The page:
How a holiday turned into a love affair with India for writer Ed King, culminating in Snapshots of Mumbai, the first in a series of new books
Images by Paul Ward
A holiday back in 2006 triggered Ed King’s love affair with India. “That first taxi ride from the airport,” says the Moseley-born writer. “I remember being hit by the vast similarities and yet the differences from where I grew up. I felt at home, yet alien at the same time. I was immediately fascinated and captivated.”
Perfectly summing up the strange mix was the plethora of British-inspired architecture all around – yet with dozens of monkeys hanging from the masonry. Ed also recalls: “We passed a funeral procession that was familiar in so many ways, except that the body was being carried high above people’s heads.”
In the intervening years, India has become an intricate part of Ed’s life – he has his own house in south Goa. Now he has put his experiences and interactions with the Indian people down in writing in the first of a series of five books. Snapshots of Mumbai was published last month, 73 years on to the day from India’s independence from British colonial rule. The book proves even more timely with the current moral and political focus on India’s torrid history under the British Empire.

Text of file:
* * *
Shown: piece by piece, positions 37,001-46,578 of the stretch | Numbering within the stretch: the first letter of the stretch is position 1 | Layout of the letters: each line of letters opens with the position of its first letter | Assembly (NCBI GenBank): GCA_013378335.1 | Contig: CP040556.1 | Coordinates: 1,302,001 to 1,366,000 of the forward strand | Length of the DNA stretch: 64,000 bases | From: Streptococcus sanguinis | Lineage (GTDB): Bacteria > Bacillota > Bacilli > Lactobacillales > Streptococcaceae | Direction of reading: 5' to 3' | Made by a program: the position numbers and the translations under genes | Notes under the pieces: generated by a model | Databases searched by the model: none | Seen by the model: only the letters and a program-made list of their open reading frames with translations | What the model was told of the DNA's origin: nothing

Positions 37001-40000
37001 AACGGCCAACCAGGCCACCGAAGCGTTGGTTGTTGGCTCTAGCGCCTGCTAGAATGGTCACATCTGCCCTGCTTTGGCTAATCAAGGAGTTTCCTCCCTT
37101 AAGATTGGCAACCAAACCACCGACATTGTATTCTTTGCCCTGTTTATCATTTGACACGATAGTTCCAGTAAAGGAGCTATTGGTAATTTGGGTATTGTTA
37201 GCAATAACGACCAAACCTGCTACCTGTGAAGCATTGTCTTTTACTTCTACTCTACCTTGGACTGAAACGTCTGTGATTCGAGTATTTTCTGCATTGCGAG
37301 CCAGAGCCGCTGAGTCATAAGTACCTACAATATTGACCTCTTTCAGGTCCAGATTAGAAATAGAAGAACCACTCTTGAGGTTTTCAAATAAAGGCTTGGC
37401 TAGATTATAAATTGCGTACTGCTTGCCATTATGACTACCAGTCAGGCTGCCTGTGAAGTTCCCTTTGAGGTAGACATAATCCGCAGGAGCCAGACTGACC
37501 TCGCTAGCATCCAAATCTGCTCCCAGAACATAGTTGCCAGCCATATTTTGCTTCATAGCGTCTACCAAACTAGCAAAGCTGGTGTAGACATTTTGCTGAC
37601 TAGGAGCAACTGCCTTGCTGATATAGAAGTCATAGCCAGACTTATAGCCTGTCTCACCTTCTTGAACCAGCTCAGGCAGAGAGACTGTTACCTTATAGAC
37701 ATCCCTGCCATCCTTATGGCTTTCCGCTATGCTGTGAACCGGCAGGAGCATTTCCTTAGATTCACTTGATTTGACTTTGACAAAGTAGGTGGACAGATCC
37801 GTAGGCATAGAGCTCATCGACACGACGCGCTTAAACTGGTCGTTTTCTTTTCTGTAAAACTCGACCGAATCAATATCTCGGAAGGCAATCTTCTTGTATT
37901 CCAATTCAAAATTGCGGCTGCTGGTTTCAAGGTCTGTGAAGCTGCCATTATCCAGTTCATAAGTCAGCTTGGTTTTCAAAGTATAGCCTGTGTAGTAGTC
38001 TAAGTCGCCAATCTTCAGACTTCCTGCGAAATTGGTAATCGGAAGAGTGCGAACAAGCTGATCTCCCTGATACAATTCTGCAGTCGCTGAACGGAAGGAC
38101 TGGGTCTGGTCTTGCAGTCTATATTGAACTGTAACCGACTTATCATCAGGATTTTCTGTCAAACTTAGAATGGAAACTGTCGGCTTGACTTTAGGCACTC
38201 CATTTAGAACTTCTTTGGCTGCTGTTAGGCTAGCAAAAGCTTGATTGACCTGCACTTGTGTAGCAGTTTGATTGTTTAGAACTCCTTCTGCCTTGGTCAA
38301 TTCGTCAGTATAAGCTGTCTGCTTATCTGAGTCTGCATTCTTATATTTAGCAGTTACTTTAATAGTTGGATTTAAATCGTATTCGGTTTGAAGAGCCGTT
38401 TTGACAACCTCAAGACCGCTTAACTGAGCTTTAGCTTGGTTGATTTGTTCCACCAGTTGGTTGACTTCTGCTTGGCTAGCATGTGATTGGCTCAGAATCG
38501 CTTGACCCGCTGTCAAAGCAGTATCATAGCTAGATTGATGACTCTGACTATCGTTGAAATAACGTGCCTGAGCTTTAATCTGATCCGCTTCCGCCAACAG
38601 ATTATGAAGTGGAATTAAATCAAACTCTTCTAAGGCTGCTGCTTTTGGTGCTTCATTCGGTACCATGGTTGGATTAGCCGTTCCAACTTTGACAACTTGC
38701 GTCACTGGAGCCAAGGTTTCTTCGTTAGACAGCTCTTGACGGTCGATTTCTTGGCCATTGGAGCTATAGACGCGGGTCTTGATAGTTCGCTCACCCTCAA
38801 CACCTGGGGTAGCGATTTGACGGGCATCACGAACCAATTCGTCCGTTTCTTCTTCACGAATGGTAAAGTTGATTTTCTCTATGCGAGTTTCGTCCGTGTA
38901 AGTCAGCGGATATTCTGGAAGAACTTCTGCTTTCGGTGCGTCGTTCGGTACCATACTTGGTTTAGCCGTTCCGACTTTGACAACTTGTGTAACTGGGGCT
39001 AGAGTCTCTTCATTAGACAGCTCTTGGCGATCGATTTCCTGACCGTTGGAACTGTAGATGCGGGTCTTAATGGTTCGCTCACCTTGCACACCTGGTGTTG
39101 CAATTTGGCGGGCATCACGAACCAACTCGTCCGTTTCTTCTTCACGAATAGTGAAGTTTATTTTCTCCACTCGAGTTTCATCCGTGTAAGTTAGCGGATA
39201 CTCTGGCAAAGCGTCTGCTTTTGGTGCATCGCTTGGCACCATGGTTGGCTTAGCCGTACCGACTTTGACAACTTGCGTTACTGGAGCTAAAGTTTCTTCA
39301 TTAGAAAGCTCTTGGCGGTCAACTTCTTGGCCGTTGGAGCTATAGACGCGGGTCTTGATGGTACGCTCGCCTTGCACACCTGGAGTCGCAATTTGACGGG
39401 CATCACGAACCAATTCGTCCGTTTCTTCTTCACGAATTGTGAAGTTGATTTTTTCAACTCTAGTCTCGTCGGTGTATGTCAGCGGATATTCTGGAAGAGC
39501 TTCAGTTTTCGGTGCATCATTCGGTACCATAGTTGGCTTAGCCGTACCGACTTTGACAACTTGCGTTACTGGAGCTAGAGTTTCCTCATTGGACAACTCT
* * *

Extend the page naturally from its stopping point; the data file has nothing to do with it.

MIGHT AND MAJESTY
Ed describes the 204-page coffee table book as “a love letter to the modern-day megacity which encapsulates the might and majesty of India while following the roots of British imperialism”. The anthology of essays and interviews from Mumbai starts with South City, a walking tour through the historical blueprint behind the sprawling metropolis.
Places Behind goes deeper under the surface of prominent areas in Mumbai, such as Dhobi Ghats – the world’s largest outdoor laundromat – and Dharavi, Asia’s biggest slum where the Oscar-winning film Slumdog Millionaire was set. Modern Gods, meanwhile, explores three major driving forces behind Mumbai – religion, entertainment and trade.
Interviews sees Ed talk to people about their first-hand experiences of living and working in Mumbai. Interviewees include Saami, a street hawker in Colaba; Ashwin Merchant, deputy director of the Swiss Business Hub, and Naresh Fernandes, a prominent Mumbai-based journalist and writer, who edited Time Out Mumbai when interviewed.
Supporting the text are a series of original images from Birmingham-based photographer Paul Ward, who won the Fashion Photographer category at the 2020 British Photography Awards. The final chapter in Snapshots of Mumbai, titled The Gallery, showcases a series of 12 photographs by Paul which have been on display as stand-alone exhibitions at Wolverhampton Art Gallery and Bilston Art Gallery.
Ed, who initially worked in arts and entertainment before going into journalism and copywriting, said: “Since 2006, I have been back to India virtually every year. I am 42 years old and the Empire and India was never taught in history lessons when I was at school. It has been left to fade away as part of our forgotten history. I wrote Snapshots of Mumbai because I wanted to learn myself about the relationship between Britain and India. Something I hope to pass on in an engaging narrative surrounded by Paul’s beautiful pictures.”
The remaining books in the series will follow Britain’s involvement with India from the trade of the East India Company to the military occupation enforced by the British Crown and cover Kochi, Chennai, Kolkata and Kashmir.